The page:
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iu 705 became President of the Board of Rites and was ennobled as Duke. He was banished for concealing the death of a parent in order to escape enforced temporary retirement from public life, but was soon afterwards taken back into favour. Upon the occasion of a grand banquet, in order to amuse the Emperor he danced about and finally stood on his head. His Majesty laughed heartily, but Lu Ts'ang-yung sighed and said it was as bad as sweeping the ground with the Five Classics.
441 Chu Fang ^ ^ . 7th cent. A.D. A native of Hsiang-chou in Hupeh, distinguished as an official and poet under the T^ang dynasty. He was summoned to Court in A.D. 627, but declined to proceed.
442 Chu Hai ^^. 3rd cent. B.C. A man of the Wei State, famous for his great strength. He was introduced by Hou Ting to Wu Chi, and the latter sent him on a mission to the Prince of Ch4n. The Prince however threw him into a den of tigers; whereupon Chu*s hair stood on end, and he glared so fearfully at the tigers that they did not venture to attack him, and he was released. When the Ch*in army was besieging Han-tan, Wu Chi hastened to its succour. The Wei army was commanded by Chin P*i; but by the advice of Hou Ying, Wu Chi persuaded the Prince's favourite concubine to steal from her lord the other half of Chin P4's tally of command. Armed with this, Wu Chi and Chu Hai proceeded to Ghiu P4*s tent, and called upon him to surrender his post; and when he refused to do so, Chu Hai produced from his sleeve a forty-pound mace of iron, and brained him on the spot. With the aid of his troops, Wu Chi succeeded in raising the siege.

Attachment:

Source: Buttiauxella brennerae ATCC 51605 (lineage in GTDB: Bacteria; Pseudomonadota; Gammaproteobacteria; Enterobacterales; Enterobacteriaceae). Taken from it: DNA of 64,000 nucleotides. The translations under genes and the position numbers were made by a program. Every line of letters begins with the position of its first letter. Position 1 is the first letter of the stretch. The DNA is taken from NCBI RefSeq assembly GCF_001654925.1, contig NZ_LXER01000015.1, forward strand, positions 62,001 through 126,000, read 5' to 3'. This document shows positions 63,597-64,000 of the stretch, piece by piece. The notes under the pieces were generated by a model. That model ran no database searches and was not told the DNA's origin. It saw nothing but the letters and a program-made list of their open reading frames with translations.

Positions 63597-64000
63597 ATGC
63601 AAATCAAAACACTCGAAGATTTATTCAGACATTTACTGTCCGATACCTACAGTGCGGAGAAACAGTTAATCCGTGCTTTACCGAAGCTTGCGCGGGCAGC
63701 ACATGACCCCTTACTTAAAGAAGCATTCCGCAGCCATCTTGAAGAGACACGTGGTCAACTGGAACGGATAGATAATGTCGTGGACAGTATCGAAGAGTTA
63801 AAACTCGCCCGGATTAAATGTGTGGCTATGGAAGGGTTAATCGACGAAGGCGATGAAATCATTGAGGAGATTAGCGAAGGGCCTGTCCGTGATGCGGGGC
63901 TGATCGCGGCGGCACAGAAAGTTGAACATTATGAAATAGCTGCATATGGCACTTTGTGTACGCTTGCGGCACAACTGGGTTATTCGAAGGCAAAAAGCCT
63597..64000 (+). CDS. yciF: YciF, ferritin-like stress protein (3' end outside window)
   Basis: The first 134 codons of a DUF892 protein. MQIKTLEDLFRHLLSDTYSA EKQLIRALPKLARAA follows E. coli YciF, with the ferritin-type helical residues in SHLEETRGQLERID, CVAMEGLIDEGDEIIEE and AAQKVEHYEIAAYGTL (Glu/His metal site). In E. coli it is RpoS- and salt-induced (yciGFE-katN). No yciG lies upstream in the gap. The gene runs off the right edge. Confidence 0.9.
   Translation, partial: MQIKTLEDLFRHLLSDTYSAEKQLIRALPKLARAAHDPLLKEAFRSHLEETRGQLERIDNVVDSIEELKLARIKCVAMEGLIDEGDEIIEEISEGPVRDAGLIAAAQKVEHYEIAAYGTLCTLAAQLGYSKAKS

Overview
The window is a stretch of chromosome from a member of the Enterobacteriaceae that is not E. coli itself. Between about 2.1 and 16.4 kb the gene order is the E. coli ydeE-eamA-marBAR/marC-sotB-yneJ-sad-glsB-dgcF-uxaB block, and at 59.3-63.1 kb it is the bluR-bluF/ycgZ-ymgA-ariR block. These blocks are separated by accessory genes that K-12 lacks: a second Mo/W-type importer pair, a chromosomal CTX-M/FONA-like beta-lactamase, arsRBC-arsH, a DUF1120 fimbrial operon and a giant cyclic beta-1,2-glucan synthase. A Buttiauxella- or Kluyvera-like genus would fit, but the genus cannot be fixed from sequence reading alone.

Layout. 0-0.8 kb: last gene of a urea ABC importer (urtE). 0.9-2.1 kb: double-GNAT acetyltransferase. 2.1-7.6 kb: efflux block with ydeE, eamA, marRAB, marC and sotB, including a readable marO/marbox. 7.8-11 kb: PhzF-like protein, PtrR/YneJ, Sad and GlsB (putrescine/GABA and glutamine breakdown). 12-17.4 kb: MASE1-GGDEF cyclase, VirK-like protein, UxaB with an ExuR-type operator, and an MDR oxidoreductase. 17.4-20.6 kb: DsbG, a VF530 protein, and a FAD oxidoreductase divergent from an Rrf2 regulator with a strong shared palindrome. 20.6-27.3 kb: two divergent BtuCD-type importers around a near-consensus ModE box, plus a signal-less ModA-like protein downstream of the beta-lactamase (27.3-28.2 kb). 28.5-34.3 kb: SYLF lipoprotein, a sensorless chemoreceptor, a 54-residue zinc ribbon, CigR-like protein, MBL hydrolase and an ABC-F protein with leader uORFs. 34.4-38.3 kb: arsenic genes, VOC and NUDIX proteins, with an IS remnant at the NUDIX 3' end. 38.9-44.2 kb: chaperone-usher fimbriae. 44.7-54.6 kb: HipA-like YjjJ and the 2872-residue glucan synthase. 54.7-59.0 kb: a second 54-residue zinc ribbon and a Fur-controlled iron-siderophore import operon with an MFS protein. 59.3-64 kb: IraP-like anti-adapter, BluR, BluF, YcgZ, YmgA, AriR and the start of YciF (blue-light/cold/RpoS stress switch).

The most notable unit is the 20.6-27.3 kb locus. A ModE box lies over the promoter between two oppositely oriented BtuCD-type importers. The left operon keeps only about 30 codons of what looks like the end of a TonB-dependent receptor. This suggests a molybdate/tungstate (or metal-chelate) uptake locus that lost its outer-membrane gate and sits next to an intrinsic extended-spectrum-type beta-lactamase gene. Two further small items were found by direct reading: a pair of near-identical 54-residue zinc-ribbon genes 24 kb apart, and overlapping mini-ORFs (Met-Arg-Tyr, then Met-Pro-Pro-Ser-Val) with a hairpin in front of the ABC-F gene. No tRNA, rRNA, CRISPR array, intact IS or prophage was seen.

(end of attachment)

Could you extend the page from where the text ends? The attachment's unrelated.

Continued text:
443 Chu Hao-ling (T. ^ ^ . H. ^^). A native of Eiaugsu, who distinguished himself during the 17th century asan enthusiastic student, and who was a friend and contemporary